>> No.1611814

Of course they don't actually matter in almost all cases. But they make your PCB look worse.

>> No.1611816

Anything with a frequency component (i.e. AC, RF and things that turn on and off) will reflect off the corner. Whether that's a problem if another matter, but at the very least it's bad practice and a bad habit.

If you do end up having these available to buy, remember to see if you can get the service manuals, if the things have any known problems or ""unobtainium"" (often less of a problem than people make out tho), that the CRT is not on its last legs or that there are some tubes available for replacement, and of course to get 2 or 3 so they can eventually cannibalise each other.

>> No.1611819

>But they make your PCB look worse
who cares
also subjective

>> No.1611820

>get 2 or 3 so they can eventually cannibalise each other
mate I barely have enough room in my flat for one of those things, though I would like to try experimenting with turning a scope tube into a vector monitor for a computer (i.e. all the computer graphics are turned into lines traced by the oscope as a really complicated dynamic Lissajous pattern)
I'll remember to ask for the service manuals thanks. But considering their age I can probably get them online. Like the Hitachi VC6145 service manual that shows up first on google:

>> No.1611821

>mate I barely have enough room in my flat for one of those things
Then do what you can.

>> No.1611824

Plastic leg holes

>> No.1611834
File: 20 KB, 1280x1280, gondolacap 2.0.png [View same] [iqdb] [saucenao] [google] [report]

May I present to you:
Gondolacap ceramic edition
suggestions are welcome

>> No.1611839
File: 35 KB, 1280x1280, gondolacap 2.0.png [View same] [iqdb] [saucenao] [google] [report]

With a number:

>> No.1611841
File: 1.02 MB, 2560x1536, 20190517_073845.jpg [View same] [iqdb] [saucenao] [google] [report]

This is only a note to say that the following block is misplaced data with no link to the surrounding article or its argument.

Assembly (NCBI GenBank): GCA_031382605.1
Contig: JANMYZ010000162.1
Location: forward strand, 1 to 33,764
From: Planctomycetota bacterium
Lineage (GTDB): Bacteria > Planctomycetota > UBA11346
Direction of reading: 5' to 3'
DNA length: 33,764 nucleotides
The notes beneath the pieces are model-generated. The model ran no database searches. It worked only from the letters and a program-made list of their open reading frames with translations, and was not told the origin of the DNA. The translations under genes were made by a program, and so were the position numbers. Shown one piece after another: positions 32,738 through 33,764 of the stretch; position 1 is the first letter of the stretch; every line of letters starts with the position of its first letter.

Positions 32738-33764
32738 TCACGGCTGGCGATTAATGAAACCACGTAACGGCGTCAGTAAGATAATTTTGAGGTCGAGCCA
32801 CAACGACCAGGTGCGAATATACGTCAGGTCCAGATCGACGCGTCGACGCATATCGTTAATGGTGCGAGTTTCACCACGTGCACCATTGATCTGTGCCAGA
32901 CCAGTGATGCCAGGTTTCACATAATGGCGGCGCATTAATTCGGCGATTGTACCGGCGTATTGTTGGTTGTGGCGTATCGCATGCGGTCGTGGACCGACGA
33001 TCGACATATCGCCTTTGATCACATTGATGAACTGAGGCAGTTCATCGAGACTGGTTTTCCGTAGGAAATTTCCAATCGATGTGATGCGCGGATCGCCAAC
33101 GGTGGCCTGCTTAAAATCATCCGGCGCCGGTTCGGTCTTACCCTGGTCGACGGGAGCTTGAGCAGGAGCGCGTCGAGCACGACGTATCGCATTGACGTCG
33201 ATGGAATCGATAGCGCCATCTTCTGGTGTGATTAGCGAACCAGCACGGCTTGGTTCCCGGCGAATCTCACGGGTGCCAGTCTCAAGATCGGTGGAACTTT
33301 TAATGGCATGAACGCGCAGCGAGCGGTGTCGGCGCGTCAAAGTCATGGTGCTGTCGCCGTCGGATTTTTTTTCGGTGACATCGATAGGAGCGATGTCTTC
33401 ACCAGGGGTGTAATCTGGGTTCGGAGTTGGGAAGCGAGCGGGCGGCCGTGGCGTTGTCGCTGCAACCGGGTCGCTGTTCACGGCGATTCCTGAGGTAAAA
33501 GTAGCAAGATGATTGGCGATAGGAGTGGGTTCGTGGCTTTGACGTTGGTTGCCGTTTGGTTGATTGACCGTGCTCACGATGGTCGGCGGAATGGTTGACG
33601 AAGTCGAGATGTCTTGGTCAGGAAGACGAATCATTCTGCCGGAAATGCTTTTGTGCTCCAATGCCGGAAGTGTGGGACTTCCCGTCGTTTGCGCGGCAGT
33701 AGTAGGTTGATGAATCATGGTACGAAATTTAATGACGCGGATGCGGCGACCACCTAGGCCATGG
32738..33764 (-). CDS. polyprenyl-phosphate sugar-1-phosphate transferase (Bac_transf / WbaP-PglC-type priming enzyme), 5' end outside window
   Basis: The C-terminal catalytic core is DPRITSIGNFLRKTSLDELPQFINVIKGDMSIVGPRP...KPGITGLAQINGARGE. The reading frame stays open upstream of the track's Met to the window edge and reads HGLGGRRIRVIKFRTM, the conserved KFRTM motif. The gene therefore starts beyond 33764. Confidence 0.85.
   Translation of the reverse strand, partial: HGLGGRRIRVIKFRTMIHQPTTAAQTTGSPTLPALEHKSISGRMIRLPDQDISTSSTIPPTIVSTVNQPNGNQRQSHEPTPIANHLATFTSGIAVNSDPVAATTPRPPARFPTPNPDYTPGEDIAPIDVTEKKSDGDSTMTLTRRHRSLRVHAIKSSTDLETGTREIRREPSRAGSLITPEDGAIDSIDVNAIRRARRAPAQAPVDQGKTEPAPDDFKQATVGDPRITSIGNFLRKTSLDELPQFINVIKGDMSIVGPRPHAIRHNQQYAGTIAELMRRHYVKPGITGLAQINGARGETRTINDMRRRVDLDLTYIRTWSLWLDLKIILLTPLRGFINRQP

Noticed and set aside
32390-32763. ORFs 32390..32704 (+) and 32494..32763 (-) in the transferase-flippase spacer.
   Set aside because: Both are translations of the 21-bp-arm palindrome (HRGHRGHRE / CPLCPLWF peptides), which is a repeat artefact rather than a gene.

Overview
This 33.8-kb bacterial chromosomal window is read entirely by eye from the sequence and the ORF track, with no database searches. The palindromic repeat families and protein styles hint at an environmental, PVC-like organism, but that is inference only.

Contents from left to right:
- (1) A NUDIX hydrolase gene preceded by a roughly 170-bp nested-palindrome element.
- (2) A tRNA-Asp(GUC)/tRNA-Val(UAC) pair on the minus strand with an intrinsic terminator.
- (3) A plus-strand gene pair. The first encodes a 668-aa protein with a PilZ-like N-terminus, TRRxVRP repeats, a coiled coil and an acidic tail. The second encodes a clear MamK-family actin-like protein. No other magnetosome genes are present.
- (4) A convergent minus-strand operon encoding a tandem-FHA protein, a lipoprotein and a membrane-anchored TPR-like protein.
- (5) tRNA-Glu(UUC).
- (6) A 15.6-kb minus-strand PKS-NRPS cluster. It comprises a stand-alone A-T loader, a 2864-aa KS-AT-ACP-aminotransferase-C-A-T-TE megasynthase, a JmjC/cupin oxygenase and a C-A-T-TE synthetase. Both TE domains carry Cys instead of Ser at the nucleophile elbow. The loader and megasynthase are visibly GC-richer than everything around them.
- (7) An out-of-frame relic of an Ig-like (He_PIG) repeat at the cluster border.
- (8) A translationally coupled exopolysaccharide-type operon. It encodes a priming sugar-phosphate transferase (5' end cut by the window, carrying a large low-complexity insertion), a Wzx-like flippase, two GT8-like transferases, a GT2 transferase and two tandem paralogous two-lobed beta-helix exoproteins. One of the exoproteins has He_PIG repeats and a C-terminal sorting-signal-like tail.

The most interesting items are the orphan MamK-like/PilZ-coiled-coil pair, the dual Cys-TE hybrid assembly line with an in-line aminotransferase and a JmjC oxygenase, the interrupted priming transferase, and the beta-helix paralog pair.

Electric motors are technology... I meant electronics.

Is it possible to rewind a BLDC motor, so I have more torque? I don't need speed that much, to be honest.
I just need to wind more turns, right?

>> No.1611844
File: 135 KB, 1280x1280, gondolacap 2.0.png [View same] [iqdb] [saucenao] [google] [report]

with body shading:

>> No.1611847
File: 134 KB, 1280x1280, gondolacap 2.0.png [View same] [iqdb] [saucenao] [google] [report]

Final version with lead shading and transparent background. Sorry for the image spam.

>> No.1611854

I like it. Make some more gondola parts and it may become a nice image to use for future generals.

>> No.1611857
File: 119 KB, 1080x646, Screenshot_20190517-145446~01.png [View same] [iqdb] [saucenao] [google] [report]

Very basic question here:
I have 16V (or so) AC and need around 3.3V DC. I thought about using a diode bridge to turn AC into DC, like pic related and then a Resistor to drop it to 3.3V.
Three questions:

1. What DC voltage will I have after the diodes? Wasn't there something like a factor of √(2) or something like that?

2. Would some generic 1N4148 diodes work?

3. What resistance would I need to get 3.3V? I thought about using kirchhoffs voltage law, so I would know the voltage that the resistor is supposed to drop is X-3.3V where X is the supply voltage. I can't solve U=RI though because I don't know the current needed. I don't know the current drawn/ the resistance of the ESP8266 I want to power either so I can't calculate it. Any thoughts? Thanks.

>> No.1611862
File: 161 KB, 1229x782, Clipboard01.jpg [View same] [iqdb] [saucenao] [google] [report]

What the fuck flatcam?
These two things aren't even fucking similar.
What sort of garbage gcode is this?

>> No.1611863

>I don't know the current needed

Well that's your first problem. Then once you've got that, use a suitably rated linear regulator.

>> No.1611869

hello, got a question about control theory.
In class I saw that control algorithm are written as recurrence relation in source code but why I never see that on internet ?
Every time I look for PID examples they all use the same technique : an integral with *dt and a differential with /dt
Example : https://github.com/br3ttb/Arduino-PID-Library/blob/master/PID_v1.cpp
Instead of something like :
output = Ki*sample[n-1] + Kd*sample[n] + sample[n-3]
Someone knows ?

>> No.1611870

The DAQ you're using is only 12-bit at a +/-10V input range (20V total). That means that the resolution for your digital data is 4.88mV per bit.
You are getting those spikes because the signal is going between those 4.88mV levels and the ADC can only read is so well. If you had a higher resolution ADC, say 16 bits, those spikes would be much smaller because your voltage per bit becomes only 0.305mV.
Its simply a limitation of your hardware.